Take a look at a good deadlifter. They will be as thick as an old oak. They will have huge traps, big lats, and a massive set of spinal erectors. Their hips will be wide and boxy, and they will have legs the size of tree trunks. They didn’t get this way doing pull-downs and leg presses. They got this way slinging around heavy iron!
Take a look at those physiques, and the massive amount of weight they are capable of deadlifting. Next time you think to yourself, “The deadlift can’t be that hard!” Better think again.
Keep in mind; you won’t develop those kinds of physiques slinging around 200 pounds! You have to pull until your eyes bleed. You have to make a conscious effort to add weight to the bar each and every time you deadlift. Yes, there will be times you will want to vomit. If you tell yourself that right now, and accept it, it will be much easier when you are banging out sets of 10 with 500 pounds and your Fruity Pebbles© spew out onto your t-shirt.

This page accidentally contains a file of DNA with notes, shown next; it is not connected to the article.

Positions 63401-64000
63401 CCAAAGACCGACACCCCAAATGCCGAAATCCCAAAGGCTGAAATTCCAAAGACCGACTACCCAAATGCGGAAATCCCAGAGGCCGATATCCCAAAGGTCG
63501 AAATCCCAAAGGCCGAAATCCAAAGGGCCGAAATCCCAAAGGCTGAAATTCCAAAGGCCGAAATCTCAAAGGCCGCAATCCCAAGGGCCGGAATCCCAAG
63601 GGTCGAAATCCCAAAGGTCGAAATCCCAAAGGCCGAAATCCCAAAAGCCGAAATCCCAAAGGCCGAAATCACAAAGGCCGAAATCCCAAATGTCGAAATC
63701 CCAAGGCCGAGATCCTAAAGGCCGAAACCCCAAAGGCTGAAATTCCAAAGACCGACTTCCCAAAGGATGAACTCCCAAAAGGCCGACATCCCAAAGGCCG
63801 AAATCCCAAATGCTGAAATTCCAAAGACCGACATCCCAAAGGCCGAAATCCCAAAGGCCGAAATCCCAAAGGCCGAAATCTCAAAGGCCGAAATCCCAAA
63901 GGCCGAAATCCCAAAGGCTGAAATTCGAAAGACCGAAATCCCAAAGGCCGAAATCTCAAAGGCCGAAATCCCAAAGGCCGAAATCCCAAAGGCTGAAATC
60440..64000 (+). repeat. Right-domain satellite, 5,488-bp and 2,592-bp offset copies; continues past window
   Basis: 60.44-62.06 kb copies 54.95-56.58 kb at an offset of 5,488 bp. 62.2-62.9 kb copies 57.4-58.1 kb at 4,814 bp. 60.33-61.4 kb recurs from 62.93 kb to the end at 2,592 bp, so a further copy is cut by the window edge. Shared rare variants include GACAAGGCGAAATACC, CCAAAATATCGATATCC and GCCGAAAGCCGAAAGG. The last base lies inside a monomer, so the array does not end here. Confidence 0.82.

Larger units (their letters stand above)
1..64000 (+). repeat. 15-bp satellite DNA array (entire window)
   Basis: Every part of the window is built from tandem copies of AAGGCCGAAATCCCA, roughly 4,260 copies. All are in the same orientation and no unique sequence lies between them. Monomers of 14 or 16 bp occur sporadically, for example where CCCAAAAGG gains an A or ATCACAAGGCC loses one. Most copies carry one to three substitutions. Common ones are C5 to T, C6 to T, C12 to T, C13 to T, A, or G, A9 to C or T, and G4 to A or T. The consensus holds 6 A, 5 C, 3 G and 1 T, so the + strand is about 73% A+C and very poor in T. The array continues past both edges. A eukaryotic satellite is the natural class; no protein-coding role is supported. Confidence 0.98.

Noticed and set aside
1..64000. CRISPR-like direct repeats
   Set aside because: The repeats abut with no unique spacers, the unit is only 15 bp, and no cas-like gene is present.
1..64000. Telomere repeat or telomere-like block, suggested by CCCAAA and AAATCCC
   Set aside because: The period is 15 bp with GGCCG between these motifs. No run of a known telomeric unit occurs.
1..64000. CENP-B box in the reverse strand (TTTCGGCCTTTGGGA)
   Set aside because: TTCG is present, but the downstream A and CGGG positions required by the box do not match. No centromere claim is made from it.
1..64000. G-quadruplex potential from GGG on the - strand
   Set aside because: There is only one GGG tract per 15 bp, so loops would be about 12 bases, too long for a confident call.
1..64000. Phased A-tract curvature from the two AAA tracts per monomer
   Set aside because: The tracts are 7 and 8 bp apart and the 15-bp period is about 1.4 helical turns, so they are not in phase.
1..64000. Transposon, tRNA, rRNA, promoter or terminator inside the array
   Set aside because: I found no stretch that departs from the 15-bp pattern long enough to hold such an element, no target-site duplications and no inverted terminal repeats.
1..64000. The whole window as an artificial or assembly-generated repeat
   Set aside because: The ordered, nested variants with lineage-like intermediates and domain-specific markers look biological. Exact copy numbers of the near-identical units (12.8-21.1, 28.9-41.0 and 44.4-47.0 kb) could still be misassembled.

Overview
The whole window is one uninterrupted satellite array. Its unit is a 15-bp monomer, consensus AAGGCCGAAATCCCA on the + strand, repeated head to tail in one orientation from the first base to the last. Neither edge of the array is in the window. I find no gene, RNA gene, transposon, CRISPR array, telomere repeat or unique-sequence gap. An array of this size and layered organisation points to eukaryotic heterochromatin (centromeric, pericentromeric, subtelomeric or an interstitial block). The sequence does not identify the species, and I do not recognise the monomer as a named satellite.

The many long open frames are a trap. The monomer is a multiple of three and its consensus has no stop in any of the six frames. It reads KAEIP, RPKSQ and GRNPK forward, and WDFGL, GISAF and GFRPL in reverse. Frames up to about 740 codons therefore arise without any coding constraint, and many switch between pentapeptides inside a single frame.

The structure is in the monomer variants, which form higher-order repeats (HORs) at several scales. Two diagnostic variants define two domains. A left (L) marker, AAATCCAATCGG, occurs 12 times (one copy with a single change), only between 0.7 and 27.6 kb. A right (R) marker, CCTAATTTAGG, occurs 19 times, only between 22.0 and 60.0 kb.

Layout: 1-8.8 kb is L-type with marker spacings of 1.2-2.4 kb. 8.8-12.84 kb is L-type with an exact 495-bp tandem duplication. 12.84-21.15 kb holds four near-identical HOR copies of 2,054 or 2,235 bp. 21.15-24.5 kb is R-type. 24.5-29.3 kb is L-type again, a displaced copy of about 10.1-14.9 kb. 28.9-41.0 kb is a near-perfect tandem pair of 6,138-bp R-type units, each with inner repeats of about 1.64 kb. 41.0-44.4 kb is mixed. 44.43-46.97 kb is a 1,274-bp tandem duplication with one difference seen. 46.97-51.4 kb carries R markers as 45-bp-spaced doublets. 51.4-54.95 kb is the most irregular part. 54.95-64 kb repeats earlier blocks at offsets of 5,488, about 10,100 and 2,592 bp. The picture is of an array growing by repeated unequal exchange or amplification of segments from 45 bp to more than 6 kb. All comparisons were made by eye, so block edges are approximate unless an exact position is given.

A look Inside the Deadlift
Though the deadlift appears to be an easy lift to execute, nothing could be further from the truth. When watching people deadlift, the same mistakes always stand out. Not using the legs enough, bowing the back, bending the arms, etc. All of these mistakes are easy to correct. Nine times out of ten, you have to swallow your pride, take a couple plates off the bar, and start at the beginning.
Start the lift by setting up in front of the loaded bar. It is my belief that in order to maximize pulling, you should not have the shins tight against the bar from the start, but rather line up the first knuckles of the toes with the bar. When you squat down to grasp the bar, you will now have contact with the bar and be in the right position.
The width of your set-up is dependent on a lot of scientific jargon: length of the torso versus the length of the legs, length of the arms in comparison to the body, bla, bla, bla. I say experiment, and see what works the best for you. You will either be one of three types of deadlifters: conventional, semi-sumo, or sumo. See which one maximizes your strengths and body type, and go with it! More on this later.
Once in front of the bar, suck in a deep breath of air, squat down, keeping the hips and butt low, and grasp the bar.